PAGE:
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August 20, 2020

Ford trials tech that ‘predicts traffic incidents’

Ford is developing a digital road safety tool that it says could predict potential incident hotspots, using data from sources including connected vehicles and roadside sensors.

By Sam Duke

Ford is developing a digital road safety tool that it says could predict potential incident hotspots, using data from sources including connected vehicles and roadside sensors.

Ford is partnering with Vivacity Labs, Oxfordshire County Council and Loughborough University with support from Transport for London following funding from the British government innovation agency, Innovate UK, and the UK Department of Business, Energy and Industrial Strategy.

The initiative follows extensive Ford research into how advanced analytics and data from connected vehicles can be used to improve urban mobility and road safety. This identified how relatively minor improvements could potentially address issues.

The ‘Data-Driven Road Safety Tool’ will analyse information from connected vehicles, smart roadside sensors and local-authority data to predict the likely locations and possible root causes of potential road safety hotspots. The insights will enable cities to take pre-emptive action to address roads and junctions that pose the highest risks to road users.

“Soon every new vehicle will be a connected vehicle, and we see this as an opportunity to reduce road traffic incidents and save lives in a significant way,” said Jon Scott, project lead, City Insights, Ford Mobility, Europe. “By collaborating with leading innovators, experts and academics – and with the backing of Innovate U.K.– we truly believe we can help improve mobility for millions around the world.”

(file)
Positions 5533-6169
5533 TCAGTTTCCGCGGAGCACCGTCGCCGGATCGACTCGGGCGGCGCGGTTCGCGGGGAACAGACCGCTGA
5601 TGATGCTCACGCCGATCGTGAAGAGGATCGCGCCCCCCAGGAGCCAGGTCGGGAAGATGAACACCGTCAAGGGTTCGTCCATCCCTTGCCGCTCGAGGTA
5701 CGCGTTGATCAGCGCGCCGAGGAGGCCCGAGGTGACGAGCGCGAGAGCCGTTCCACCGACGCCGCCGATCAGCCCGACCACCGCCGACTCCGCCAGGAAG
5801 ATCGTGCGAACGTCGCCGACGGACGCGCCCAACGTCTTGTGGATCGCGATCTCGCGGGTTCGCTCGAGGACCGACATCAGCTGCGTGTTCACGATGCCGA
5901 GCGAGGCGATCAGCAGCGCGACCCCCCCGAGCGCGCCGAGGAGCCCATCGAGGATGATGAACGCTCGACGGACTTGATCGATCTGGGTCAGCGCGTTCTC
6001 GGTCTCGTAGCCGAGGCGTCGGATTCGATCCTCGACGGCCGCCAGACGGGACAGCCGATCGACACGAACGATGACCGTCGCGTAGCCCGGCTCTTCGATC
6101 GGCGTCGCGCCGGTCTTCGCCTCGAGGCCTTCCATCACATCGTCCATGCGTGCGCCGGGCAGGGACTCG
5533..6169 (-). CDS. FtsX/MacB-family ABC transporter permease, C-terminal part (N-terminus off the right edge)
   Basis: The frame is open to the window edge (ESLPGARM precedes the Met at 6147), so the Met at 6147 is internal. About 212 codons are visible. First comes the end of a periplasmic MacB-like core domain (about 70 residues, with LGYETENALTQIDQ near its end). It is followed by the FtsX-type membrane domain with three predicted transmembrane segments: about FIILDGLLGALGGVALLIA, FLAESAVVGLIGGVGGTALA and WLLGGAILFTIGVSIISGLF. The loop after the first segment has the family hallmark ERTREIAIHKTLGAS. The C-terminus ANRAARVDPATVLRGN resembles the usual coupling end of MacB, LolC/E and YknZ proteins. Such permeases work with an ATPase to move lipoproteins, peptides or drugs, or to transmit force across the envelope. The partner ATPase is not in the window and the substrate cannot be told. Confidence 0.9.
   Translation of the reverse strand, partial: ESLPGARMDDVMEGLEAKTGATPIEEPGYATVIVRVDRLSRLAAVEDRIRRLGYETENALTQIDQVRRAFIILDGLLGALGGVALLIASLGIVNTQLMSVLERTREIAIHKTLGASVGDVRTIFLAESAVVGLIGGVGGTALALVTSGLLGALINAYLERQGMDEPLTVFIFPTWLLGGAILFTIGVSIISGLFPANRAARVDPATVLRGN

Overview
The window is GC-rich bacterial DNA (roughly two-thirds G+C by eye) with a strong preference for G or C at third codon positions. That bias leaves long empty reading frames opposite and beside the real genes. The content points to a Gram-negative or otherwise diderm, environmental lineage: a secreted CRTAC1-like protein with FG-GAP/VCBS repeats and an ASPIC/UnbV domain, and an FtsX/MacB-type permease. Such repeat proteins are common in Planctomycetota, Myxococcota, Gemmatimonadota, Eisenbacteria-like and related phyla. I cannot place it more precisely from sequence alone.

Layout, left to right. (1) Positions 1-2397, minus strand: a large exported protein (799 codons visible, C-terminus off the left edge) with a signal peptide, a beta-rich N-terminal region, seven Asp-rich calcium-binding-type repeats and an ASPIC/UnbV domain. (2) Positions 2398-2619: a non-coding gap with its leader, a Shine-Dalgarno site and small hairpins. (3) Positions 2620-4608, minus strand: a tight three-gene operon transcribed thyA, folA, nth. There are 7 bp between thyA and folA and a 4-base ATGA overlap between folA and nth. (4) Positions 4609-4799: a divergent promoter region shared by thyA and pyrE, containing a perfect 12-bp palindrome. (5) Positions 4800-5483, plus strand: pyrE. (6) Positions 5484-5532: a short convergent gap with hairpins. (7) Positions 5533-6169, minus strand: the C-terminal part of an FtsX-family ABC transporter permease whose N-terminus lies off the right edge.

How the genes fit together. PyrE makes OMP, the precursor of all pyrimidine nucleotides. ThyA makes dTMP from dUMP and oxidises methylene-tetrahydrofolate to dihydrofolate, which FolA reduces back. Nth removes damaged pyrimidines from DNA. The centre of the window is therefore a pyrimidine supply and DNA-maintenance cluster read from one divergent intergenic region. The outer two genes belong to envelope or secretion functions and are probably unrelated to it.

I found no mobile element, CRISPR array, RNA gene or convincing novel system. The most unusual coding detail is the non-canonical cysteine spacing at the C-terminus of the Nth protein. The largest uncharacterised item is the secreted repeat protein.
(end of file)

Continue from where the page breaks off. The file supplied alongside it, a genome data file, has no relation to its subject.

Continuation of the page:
Detailed telematics data from the fleet of vehicles – such as brake or accelerator pedal usage and steering wheel angle – will be analysed alongside information from up to 25 additional smart sensors to be provided in Oxfordshire by Vivacity Labs a specialist in traffic capture and classification, bringing the total number in use up to 100.

Experts from the Transport Safety Research Centre at Loughborough University, led by Ruth Welsh, senior lecturer, Traffic Safety and Ford’s Global Data Insight and Analytics team will analyse driver and vehicle data, while Oxfordshire County Council will focus on how local authority-provided data sources combined with the predictive tool can improve road safety for all users.

“Oxfordshire County Council is committed to enabling innovative applications for connected vehicle technology that will benefit our communities,” said Llewelyn Morgan, head of innovation, Oxfordshire County Council. “By connecting vehicle data with smart infrastructure, we hope this project will help improve safety for all road users.”

The insights and analysis will be used to further prove and develop the digital road safety algorithm and tool into a scalable, commercial product to benefit cities and citizens around the world. The consortium will also seek to uncover further real-world applications for predictive road safety-related insights.

“Loughborough has a unique capability in Transport Safety research, built up over almost 40 years, and we are proud to be part of a transformational project to position the UK as a global leader in connected vehicle safety,” said Prof Steve Rothberg, pro vice-chancellor  for research), Loughborough University.

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